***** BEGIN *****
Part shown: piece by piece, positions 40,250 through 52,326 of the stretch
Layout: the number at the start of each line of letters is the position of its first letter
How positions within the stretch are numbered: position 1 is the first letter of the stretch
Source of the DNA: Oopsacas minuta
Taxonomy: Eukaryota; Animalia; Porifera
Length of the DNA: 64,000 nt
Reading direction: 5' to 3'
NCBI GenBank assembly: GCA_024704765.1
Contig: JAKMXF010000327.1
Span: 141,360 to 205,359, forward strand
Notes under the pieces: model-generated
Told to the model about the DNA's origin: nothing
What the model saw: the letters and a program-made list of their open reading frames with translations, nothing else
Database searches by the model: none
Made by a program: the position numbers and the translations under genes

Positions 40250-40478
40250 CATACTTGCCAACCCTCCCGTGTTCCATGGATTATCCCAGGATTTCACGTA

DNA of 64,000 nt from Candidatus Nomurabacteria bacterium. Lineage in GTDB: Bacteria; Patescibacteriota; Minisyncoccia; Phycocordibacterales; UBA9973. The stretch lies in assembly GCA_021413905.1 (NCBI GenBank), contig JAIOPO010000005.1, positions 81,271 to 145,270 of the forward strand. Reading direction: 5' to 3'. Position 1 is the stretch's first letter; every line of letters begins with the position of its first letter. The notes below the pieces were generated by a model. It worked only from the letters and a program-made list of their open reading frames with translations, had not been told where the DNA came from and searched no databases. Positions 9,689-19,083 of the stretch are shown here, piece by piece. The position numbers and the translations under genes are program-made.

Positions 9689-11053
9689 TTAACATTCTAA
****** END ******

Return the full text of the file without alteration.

Part shown: piece by piece, positions 40,250 through 52,326 of the stretch
Layout: the number at the start of each line of letters is the position of its first letter
How positions within the stretch are numbered: position 1 is the first letter of the stretch
Source of the DNA: Oopsacas minuta
Taxonomy: Eukaryota; Animalia; Porifera
Length of the DNA: 64,000 nt
Reading direction: 5' to 3'
NCBI GenBank assembly: GCA_024704765.1
Contig: JAKMXF010000327.1
Span: 141,360 to 205,359, forward strand
Notes under the pieces: model-generated
Told to the model about the DNA's origin: nothing
What the model saw: the letters and a program-made list of their open reading frames with translations, nothing else
Database searches by the model: none
Made by a program: the position numbers and the translations under genes

Positions 40250-40478
40250 CATACTTGCCAACCCTCCCGTGTTCCATGGATTATCCCAGGATTTCACGTA

DNA of 64,000 nt from Candidatus Nomurabacteria bacterium. Lineage in GTDB: Bacteria; Patescibacteriota; Minisyncoccia; Phycocordibacterales; UBA9973. The stretch lies in assembly GCA_021413905.1 (NCBI GenBank), contig JAIOPO010000005.1, positions 81,271 to 145,270 of the forward strand. Reading direction: 5' to 3'. Position 1 is the stretch's first letter; every line of letters begins with the position of its first letter. The notes below the pieces were generated by a model. It worked only from the letters and a program-made list of their open reading frames with translations, had not been told where the DNA came from and searched no databases. Positions 9,689-19,083 of the stretch are shown here, piece by piece. The position numbers and the translations under genes are program-made.

Positions 9689-11053
9689 TTAACATTCTAA